Thetford fraudster sentenced after buying car on employer's account and privately reselling it
A Thetford man has been sentenced to a community order and unpaid work commitment after purchasing a car worth £11,638 on his employer's account and privately reselling it, pocketing the money for himself.
David Wincote, 37, bought the car, something he did not have permission to do, back in August 2017 when he was working at a car dealership in Cambridge.
He then privately sold on the car to an unknowing purchaser and pocketed the money.
The company’s finance team were alerted to the transaction in late 2018, but although having a record of the car being purchased they had no record of selling the car and there was no sign of it on site.
An initial investigation by Suffolk police tracked the vehicle to an address in the Suffolk area.
The new owner of the vehicle claimed he had purchased the car for £10,500 after seeing it advertised on a well-known car trading site and no suspicions were raised as all the documentation seemed to be in order.
The owner of the car explained Mr Wincote told them he was selling the car on behalf of his mother-in-law.
When officers in Cambridgeshire caught up with Wincote, he denied any knowledge of the car and ever selling it on, however text messages between himself and the new owner of the car were unearthed during the interview.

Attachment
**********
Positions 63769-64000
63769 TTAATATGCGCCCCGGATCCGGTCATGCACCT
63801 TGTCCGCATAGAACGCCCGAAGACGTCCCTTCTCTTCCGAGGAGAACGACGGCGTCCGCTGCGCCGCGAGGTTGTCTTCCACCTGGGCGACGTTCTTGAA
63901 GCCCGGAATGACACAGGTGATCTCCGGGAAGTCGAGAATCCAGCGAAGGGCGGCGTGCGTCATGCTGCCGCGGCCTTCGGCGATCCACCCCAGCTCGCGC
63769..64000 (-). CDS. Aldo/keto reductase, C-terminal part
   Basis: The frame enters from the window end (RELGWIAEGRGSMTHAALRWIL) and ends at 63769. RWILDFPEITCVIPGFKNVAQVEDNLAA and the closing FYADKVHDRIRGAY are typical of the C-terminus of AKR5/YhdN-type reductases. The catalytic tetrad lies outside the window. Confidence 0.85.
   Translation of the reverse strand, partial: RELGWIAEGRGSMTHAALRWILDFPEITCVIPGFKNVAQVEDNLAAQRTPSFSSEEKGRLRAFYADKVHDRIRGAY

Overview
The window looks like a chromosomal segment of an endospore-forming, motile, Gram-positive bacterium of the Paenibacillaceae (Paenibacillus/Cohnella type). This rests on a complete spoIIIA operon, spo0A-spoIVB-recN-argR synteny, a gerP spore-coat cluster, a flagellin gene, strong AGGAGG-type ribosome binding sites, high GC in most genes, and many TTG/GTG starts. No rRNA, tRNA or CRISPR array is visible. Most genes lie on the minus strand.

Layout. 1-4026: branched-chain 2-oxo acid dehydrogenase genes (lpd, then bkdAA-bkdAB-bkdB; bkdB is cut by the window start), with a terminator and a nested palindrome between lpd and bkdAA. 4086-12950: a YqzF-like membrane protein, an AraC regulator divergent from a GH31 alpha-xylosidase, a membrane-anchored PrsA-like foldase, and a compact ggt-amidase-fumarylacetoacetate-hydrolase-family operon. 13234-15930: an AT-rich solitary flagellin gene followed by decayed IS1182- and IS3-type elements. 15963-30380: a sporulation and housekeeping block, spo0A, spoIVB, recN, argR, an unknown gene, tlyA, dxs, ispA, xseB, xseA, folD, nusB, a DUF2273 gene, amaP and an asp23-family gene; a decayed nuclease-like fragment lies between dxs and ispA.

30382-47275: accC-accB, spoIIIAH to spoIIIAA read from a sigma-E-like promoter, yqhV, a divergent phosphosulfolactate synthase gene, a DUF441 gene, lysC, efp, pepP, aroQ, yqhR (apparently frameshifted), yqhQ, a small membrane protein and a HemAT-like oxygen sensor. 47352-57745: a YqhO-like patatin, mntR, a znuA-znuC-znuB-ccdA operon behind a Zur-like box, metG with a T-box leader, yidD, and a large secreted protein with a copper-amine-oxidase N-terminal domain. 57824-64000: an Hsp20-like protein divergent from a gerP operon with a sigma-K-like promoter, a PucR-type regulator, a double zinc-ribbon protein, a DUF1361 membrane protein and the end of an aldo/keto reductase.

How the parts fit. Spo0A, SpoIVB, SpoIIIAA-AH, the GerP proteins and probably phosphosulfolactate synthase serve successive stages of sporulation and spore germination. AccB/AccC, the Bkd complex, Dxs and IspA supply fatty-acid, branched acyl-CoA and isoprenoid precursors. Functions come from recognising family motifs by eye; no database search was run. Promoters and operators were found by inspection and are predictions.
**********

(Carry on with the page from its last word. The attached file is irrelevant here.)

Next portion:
At this point Wincote admitted it was his phone number, but denied any knowledge of the messages, vehicle or the sale.
In a second interview, Wincote blamed his ex-partner, who had unwittingly helped facilitate the test drive and purchase of the vehicle while Wincote was at work.
When questioned about transactions for thousands of pounds from his then partner’s account to his, Wincote claimed these were nothing to do with the sale of the car and that she had agreed to help him out financially after he had been made redundant and forced to take a lower paid job.
Wincote, of Maine Street, Thetford, later pleaded guilty to theft by employee and fraud by false representation.
He was handed an 18-month community order at Cambridge Crown Court yesterday and was also ordered to undertake 80 hours of unpaid work.
DC Anna Griffiths, who investigated, said: ”Wincote thought he could blag his way out of the situation by first denying any involvement and then blaming his ex-partner.
“He purchased a vehicle on the company account and sold it off privately, keeping the money for himself, something, which he wasn’t allowed to do.
“The judge in this case agreed that the vehicle can stay with the new owner so I am pleased they haven’t been financially impacted by Wincote’s actions.”